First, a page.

Photo Credit: Murray Close/Lionsgate
Your tween may have loved The Hunger Games books -- but is she old enough to see the movie? Here's the scoop from Common Sense Media:
The rating: Age 13 -- PAUSE: Know your child; some content may not be right for some kids
What parents need to know
Parents need to know that although the bestselling Hunger Games books are enormously popular with tweens, there's a clear distinction between reading about violence and seeing it portrayed on screen. Developmentally, the 10- to 12-year-olds who've read the book may find the movie's visceral, sometimes bloody teen-on-teen violence upsetting -- especially the brutal scene that opens the Games, in which several teens are slaughtered by their fellow contestants. Even young teens need to be mature enough to deal with the 20+ deaths in The Hunger Games; characters are viciously dispatched with various weapons -- including spears, arrows, and swords -- as well as by having their necks broken, their skulls cracked, and their bodies ravaged by carnivorous and poisonous creatures. Despite the violence (which is, overall, less graphic than the novel's descriptions but is still very intense), the movie explores thought-provoking themes about reality television, totalitarian government, and screen violence as entertainment. And Katniss, the main character, is a strong heroine who's resourceful, selfless, and a true survivor. Her mentor, Haymitch, is initially depicted as a cynical drunk, but he ultimately proves to be a valuable ally.
What's the story?
In a distant post-apocalyptic future, North America -- now known as Panem -- is composed of 12 districts that are controlled by the totalitarian Capitol. Every year, one boy and one girl from each of the districts are randomly selected to compete in the Hunger Games, a televised battle to the death for the Capitol's amusement ... and as a brutal reminder of the districts' failed rebellion. When 16-year-old Katniss Everdeen's (Jennifer Lawrence) younger sister is chosen as one of District 12's representatives, she volunteers to be the tribute in her sister's place. Aided by half-drunk former winner Haymitch (Woody Harrelson), personal stylist Cinna (Lenny Kravitz), and fellow tribute Peeta (Josh Hutcherson), Katniss embarks on an unimaginable journey to emerge as the Games' sole victor, even though that means 23 others will have to die.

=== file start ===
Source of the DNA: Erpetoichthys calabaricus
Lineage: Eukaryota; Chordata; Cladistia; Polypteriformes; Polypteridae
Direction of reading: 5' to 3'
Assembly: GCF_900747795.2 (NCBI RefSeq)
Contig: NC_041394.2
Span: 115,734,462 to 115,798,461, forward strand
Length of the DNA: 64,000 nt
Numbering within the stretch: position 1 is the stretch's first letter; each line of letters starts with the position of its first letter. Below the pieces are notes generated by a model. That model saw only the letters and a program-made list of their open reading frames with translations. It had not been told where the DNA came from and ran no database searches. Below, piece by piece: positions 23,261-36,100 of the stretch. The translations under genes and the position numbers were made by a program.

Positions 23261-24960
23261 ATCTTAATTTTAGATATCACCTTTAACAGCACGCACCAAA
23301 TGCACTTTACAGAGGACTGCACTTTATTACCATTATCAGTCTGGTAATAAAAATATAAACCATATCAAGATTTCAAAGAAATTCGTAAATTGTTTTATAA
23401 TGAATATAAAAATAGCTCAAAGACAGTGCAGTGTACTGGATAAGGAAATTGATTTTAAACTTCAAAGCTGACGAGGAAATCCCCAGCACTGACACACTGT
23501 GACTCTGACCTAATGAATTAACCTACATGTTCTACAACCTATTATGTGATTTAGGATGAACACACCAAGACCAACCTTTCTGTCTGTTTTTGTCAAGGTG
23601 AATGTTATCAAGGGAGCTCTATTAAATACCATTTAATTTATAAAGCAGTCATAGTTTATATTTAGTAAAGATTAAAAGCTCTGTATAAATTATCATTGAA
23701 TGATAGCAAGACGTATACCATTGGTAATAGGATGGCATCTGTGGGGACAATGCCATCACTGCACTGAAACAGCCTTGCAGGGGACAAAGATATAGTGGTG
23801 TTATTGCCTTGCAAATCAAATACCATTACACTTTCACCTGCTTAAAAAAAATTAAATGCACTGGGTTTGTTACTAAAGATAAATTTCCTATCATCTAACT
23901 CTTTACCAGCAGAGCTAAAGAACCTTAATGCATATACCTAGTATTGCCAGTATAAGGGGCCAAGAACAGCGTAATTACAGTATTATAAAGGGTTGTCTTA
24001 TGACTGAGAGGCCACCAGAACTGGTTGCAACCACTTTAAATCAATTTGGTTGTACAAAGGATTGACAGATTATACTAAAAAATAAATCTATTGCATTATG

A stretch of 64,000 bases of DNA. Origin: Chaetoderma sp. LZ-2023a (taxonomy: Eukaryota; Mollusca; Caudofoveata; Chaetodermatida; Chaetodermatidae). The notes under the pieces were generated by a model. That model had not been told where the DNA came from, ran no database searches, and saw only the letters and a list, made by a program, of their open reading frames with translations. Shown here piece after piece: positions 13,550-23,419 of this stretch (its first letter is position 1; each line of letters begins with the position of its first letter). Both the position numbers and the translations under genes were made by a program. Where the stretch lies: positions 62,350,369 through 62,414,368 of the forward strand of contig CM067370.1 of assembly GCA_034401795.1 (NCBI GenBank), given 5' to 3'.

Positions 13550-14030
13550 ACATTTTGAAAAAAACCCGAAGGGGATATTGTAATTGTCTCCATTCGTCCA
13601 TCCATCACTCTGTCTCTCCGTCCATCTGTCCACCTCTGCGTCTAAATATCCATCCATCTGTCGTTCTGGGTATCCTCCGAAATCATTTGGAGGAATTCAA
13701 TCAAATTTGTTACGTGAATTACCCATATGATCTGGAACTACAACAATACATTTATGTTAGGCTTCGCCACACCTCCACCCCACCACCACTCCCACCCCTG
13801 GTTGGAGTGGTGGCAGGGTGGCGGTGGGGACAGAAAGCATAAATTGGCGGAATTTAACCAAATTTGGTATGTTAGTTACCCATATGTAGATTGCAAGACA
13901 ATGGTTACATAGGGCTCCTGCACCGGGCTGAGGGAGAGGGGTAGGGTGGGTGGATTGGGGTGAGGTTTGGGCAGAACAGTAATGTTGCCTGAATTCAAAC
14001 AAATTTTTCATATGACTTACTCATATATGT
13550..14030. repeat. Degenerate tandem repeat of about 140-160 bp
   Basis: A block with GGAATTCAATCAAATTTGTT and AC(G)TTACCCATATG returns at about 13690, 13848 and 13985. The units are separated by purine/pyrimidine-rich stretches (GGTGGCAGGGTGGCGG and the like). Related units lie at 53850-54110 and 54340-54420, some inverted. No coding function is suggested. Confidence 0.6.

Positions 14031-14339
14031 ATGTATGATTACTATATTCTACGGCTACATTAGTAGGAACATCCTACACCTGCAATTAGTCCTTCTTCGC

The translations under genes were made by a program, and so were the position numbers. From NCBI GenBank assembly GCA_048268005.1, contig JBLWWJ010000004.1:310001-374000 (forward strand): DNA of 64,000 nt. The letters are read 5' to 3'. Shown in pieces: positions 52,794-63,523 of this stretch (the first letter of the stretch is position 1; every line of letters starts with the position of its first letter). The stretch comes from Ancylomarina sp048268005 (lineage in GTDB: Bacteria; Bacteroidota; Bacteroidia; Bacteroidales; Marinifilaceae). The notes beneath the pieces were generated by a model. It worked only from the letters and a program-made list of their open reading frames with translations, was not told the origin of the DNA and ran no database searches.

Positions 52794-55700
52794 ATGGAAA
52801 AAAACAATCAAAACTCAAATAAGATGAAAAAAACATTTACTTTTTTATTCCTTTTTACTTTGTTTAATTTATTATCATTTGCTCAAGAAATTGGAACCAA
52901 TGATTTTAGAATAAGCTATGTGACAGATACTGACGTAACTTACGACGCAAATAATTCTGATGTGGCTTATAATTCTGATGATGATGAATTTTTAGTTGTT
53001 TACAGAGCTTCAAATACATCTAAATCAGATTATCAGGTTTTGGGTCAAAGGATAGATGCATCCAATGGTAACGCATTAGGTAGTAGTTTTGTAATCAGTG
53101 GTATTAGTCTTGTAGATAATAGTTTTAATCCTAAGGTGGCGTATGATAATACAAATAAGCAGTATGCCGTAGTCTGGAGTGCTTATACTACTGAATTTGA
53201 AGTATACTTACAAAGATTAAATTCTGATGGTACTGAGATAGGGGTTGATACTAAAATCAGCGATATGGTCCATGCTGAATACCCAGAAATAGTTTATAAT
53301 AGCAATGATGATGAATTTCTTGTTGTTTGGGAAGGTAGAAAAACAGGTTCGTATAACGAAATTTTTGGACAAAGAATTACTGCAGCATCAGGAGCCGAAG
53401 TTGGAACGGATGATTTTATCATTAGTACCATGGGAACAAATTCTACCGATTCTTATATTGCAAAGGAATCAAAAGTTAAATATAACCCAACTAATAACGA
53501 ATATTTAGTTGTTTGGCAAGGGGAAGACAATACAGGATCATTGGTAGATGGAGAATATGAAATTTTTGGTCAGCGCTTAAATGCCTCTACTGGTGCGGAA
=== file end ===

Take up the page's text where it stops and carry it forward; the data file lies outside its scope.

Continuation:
Is it any good?
Director Gary Ross has faithfully, lovingly adapted the first installment of Suzanne Collins' riveting dystopian trilogy. As the compelling Katniss, Lawrence (an Oscar nominee for the similarly themed drama Winter's Bone) completely brings "The Girl on Fire" to life. She anchors the movie with her heartfelt portrayal of a fierce and selfless young woman who knows how to survive and how to save the people she loves. And Hutcherson is fantastic as the thoughtful and protective Peeta. (Fans expecting high romance should know there are several tender moments, but the love story takes a rightful back seat to Katniss' extraordinary tale.)
The supporting characters are all equally up to the task of realizing Collins' vision. Stanley Tucci is particularly wonderful as scene-stealing Caesar Flickerman, a smarmy TV personality who hosts the Games and interviews all of the competitors. Elizabeth Banks is hilarious as Effie Trinket, the Capitol's liaison to District 12, and Harrelson is a slightly more understated but just as clever version of perpetually drunk Haymitch. Everyone -- whether it's Donald Sutherland in a few powerful scenes as Panem's menacing President Snow; newcomer Amandla Stenberg as Katniss' young ally, Rue; or the various other young tributes who die one by one -- gives their all to this captivating commentary on government, entertainment, and self-identity. The Hunger Games is violent, but in a heartbreaking way that will both make audiences think and count the days until Catching Fire is in theaters.
What families can talk about
- Families can talk about how the Hunger Games' "last man standing" premise (minus the actual killing, of course) compares to current reality shows. Which shows pit people against each other? Why is it so much fun to watch the alliances and the voting off and the cattiness of these programs? How far do you think shows like this could go?
- Use the movie's depiction of Panem -- particularly the relationship between the Capitol and the 12 districts -- to discuss how much kids understand about totalitarian governments and dictatorships. What does President Snow mean when he says he doesn't root for "underdogs"? Or that too much hope is a dangerous thing?
- How does Katniss compare to other female protagonists in young adult books and movies? What are her views on love, marriage, and kids, and how are they tied to the unimaginably dire circumstances she endures?
- Why are there more bleak portrayals of the distant future than optimistic ones? What are some other books and movies that feature a post-apocalyptic or post-war future?
- How does the movie compare to the book? What are the main differences? Is it different to see violence rather than to read about it?